Congressional Republicans can reasonably be accused of prioritizing issues about which middle-class voters care little. The president can reasonably be said to have his priorities perfectly in order, with counterproductive proposals that won’t achieve them.
The millions who knocked on doors in 2014, and the few who spent millions backing them, got what they were after: Republican control of both houses of Congress. So how are the Republicans in Congress doing? Not too well, according to NBC/Wall Street Journal polling. Only 23 percent of those polled approve of the job they are doing, and the GOP’s rating has fallen significantly since the elections. Poor priorities might be one reason.
As a first step on the road to the White House, Republicans agreed in the lame duck session to an omnibus bill that had buried in it a modification of the Dodd-Frank law, the bête noire of Wall Street. The provision allowed banks that are still too-big-to-fail to take more risks, secure in the knowledge that if they once again manage themselves to the brink of failure the good old taxpayer will stump up bailout funds. It was a bipartisan effort, with Elizabeth Warren and a few objectors the only ones trying to prevent this silliness, and it’s a long way to 2016, so perhaps Main Street voters who did notice that they were once again being readied to be plucked in an emergency will forget.
Republicans then decided, when the new Congress convened, that the most important thing they could do for a middle class that has barely shared in the tepid recovery would be to pass a bill authorizing the construction of the Keystone XL pipeline to bring more crude oil (some already arrives by train, some by other pipelines) to the United States. Nothing to do with any shortage of oil here: We are already hip deep in the stuff, the industry hoping that Congress will find a way to allow its export. Nothing to do with national security or that will o’ the wisp, energy independence: That oil will find its way onto international markets whether it comes here or not, further diluting the power of the oil cartel. Nothing to do with a major increase in jobs: Once built, the line can be operated with relatively few twists and turns of some dials and a handful of maintenance men who already have no problem finding work. And certainly nothing to do with the middle classes who are hoping Republicans will find something to do for them. Private sector companies, fracking on private lands, have already given them the gift of cheaper gasoline.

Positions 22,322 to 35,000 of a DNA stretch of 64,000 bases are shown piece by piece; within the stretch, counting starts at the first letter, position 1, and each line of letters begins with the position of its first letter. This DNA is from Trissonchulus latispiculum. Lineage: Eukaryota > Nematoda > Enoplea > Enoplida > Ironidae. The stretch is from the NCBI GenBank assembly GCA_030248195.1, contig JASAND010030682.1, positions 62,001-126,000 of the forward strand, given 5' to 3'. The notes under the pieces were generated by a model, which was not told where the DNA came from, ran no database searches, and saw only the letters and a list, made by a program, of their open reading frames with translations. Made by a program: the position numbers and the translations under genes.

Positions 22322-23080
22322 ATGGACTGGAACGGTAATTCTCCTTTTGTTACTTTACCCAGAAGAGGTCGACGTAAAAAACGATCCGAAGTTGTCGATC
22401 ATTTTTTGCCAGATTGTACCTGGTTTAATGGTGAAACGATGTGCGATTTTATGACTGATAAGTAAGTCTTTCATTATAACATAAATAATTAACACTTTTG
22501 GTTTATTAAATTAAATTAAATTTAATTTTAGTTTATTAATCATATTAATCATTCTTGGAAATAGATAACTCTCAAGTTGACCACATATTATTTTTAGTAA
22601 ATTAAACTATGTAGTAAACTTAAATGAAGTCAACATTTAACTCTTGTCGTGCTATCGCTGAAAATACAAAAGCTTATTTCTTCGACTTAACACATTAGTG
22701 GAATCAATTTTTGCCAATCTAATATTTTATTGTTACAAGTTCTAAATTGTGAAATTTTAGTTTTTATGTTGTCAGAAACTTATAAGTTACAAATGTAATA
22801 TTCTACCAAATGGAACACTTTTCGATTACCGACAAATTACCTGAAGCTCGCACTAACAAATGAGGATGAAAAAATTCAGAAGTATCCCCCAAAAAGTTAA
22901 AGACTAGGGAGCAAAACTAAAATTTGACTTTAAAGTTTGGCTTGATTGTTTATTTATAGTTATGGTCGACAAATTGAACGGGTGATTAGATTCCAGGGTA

Ah, but the middle classes are interested in tax reform, aren’t they? Yes—and Republicans are focused on lowering the corporate tax rate. There will be offsetting business loophole closures, but of the arcane sort that few voters will understand. So Republicans will go to the voters in 2016 as the party that lowered corporate taxes? Why not use the money saved by closing loopholes to cut taxes on low- and middle-income earners? Because, says the GOP leadership, cutting corporate taxes will give corporations more money to invest and create jobs. But these corporations already have $2 trillion in cash that they don’t know what to do with, and some already have effective tax rates close to zero. Guess what most voters would say when asked whether they would like their taxes cut, or prefer to wait for the wonderful effect on their lives of lower corporate taxes. Ask most economists which approach, given the present condition of the economy, is more likely to stimulate growth, and they will say increasing incomes of cash-poor families is likely to do more than increasing the incomes of corporations already awash with cash.
If that’s not enough to burnish their friend-of-the-middle-class credentials, the Republican leadership plans to give Obama fast-track authority to negotiate trade agreements with Pacific rim countries and with the EU. Business interests dearly want these deals done so as to ease the movement of their goods and services between countries. Some of those countries will continue to bar or minimize, directly or indirectly, the three A’s in which America has a competitive advantage—agricultural products (unsafe genetic modification), audiovisual products (destructive of French culture), and airplanes (too competitive with made-in-Europe planes). Others will insist that their state-owned enterprises buy only domestic-made software. Not for Republicans Adam Smith’s interdiction: “Revenge . . . naturally dictates retaliation . . . when some foreign nation restrains . . . importation of some of our manufactures.”
The good news is that it is a long way from here to the polling booths in November 2016. There is still time to dare the president to veto